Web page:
The target set out in the draft Agri-Food Strategy 2030 for reducing biogenic methane by a minimum of 10% by 2030 has been described as “premature” by environmental groups.

Today (Tuesday, April 27), the Environmental Pillar, Stop Climate Chaos and Sustainable Water Network (SWAN) jointly published their agricultural policy recommendations: ‘Towards a New Agricultural and Food Policy for Ireland‘.

Speaking at a press conference today, Sadhbh O’Neill, Stop Climate Chaos policy coordinator, said that the 10% methane cut as outlined in the strategy “is just not going to hack it at all”.

10% methane reduction aim is ‘premature’

She said that it has been estimated by Dr. Paul Deane of the MaREI Centre that this 10% cut “would require 73% emission reductions in all other sectors”, which O’Neill notes is “probably not physically possible”.

She added that the next steps in implementing a strategy for the agriculture sector should involve government making decisions on how to share the carbon budget between all the different sectors.

“At this point, the decision by the Agri-Food Strategy to just pre-empt that entire discussion by proposing a 10% methane cut – without proposing how to even get there, without even proposing the policies and measures that would be required to implement it – is premature,” she said.

“We think that the government shouldn’t accept the Agri-Food Strategy until it’s clear that the strategy is lined up with that minimum 51% [emissions reduction] commitment, alongside the other minimum commitments we would like it to address.

“It’s quite clear there’s a numerical gap there that just can’t be reached by wishful thinking – it requires serious review of the cultural model that is prevailing in Ireland.”

Methane increasing steadily since 2011

The report published today notes that total emissions of greenhouse gases and nitrate/ammonia impacts must be reduced.

However, “reliance on the uptake of voluntary efficiency measures”, such as outlined in Ag Climatise, “fail to adequately address the underlying drivers of emissions: cattle numbers and nitrogen inputs [fertiliser and animal feed]”.

“Climate action policies for the agricultural sector have to date been based on assumptions about farmers’ responses to theoretical cost savings from voluntary mitigation and efficiency measures,” the report states.

“However, even if fully implemented, these measures will not address the multiple environmental impacts of the sector, nor can they be scaled up quickly enough to deliver the required emission reductions in a timely fashion.

“Agricultural emissions of methane, nitrous oxide and ammonia have been increasing steadily since 2011 due to dairy expansion and greatly increased nitrogen inputs, with only a minimal reduction in beef cattle numbers.

“Requiring herd reductions from beef farmers will not by itself address the water and biodiversity impacts from the dairy sector, and may even lead to rebound effects as more land becomes available for silage production for dairy cows.”

Beef sector shouldn’t be a ‘sacrifice zone’

The report also notes a review of agriculture, forestry and land use undertaken in 2019 by the Climate Change Advisory Council, which “assumed in its scenarios that no herd reductions would take place in the dairy sector, thus ignoring the growing ecological burden of intensive dairy farming in many areas of the country”.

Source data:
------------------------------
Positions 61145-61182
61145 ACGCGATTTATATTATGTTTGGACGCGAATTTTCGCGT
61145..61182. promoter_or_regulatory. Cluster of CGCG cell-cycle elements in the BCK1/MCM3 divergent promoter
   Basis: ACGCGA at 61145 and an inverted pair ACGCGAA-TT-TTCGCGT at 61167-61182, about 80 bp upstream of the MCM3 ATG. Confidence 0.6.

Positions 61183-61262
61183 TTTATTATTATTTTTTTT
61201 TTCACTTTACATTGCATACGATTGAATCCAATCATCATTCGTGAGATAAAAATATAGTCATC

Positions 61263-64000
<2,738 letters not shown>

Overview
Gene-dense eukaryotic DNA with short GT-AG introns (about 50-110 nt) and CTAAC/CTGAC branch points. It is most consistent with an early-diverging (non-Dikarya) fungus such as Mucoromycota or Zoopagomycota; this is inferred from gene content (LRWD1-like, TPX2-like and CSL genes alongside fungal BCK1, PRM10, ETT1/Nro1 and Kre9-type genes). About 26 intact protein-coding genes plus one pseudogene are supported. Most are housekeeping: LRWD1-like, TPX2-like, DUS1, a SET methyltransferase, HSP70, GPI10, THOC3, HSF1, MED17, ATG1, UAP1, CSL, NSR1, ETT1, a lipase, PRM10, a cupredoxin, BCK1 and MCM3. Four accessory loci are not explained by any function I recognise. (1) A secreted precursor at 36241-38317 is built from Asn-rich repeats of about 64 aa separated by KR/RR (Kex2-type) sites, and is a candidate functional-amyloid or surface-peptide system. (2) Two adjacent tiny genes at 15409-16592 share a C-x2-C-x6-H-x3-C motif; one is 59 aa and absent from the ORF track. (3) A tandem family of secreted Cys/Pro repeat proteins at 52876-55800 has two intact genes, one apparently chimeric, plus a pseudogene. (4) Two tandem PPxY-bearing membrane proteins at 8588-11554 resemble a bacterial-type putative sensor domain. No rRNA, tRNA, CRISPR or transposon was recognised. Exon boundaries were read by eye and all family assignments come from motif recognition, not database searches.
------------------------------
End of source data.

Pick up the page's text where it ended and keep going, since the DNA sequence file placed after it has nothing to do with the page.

“Getting cattle numbers down simply by sacrificing the beef sector is not a just transition for Irish agriculture: no farmer should be left behind, and no one part of the country should be turned into a ‘sacrifice zone’ to keep profitable dairy farmers in business.”

The report acknowledges also that without “substantial and sustained reductions” in agricultural methane over the next decade, “it will not be possible to meet current national and EU climate targets”.

“It is not expected that agricultural emissions will fall as fast as emissions in other sectors of the economy over the next decade. It is expected, however, that there must be substantial year-on-year reductions in absolute emissions from agriculture.

“For the government to allow one economic sector in society — a sector which represents one-third of Ireland’s emissions — to simply continue business-as-usual, and insist that the rest of the economy reduce its emissions by three-quarters to achieve the overall 51% target for 2030, is highly unfair and impractical.”

Main calls for government

The main calls for government by the 70 organisations that were involved in the report published today include:

  • To publish a revised roadmap for agriculture-related greenhouse gas emissions reductions that sets out a time scale to achieve, as a minimum, compliance with EU and national law;
  • Put in place a declining cap on total national reactive nitrogen (and phosphorus) usage based on an assessment of the total amount and rate of nitrogen inputs from fertiliser and animal feed that is appropriate and sustainable for climate action, air and water quality to bring usage down to 2011 nitrogen inputs levels within three years;
  • Consult with stakeholders and devise regulatory, voluntary and combined measures based on international best practice to limit and reverse recent expansion in the dairy sector by rapidly bringing sectoral greenhouse gas emissions back to 2011 levels by 2025 or as soon as feasible thereafter;
  • Put in place compensatory measures to facilitate and incentivise herd reductions and diversification in the beef suckler and finishing sectors.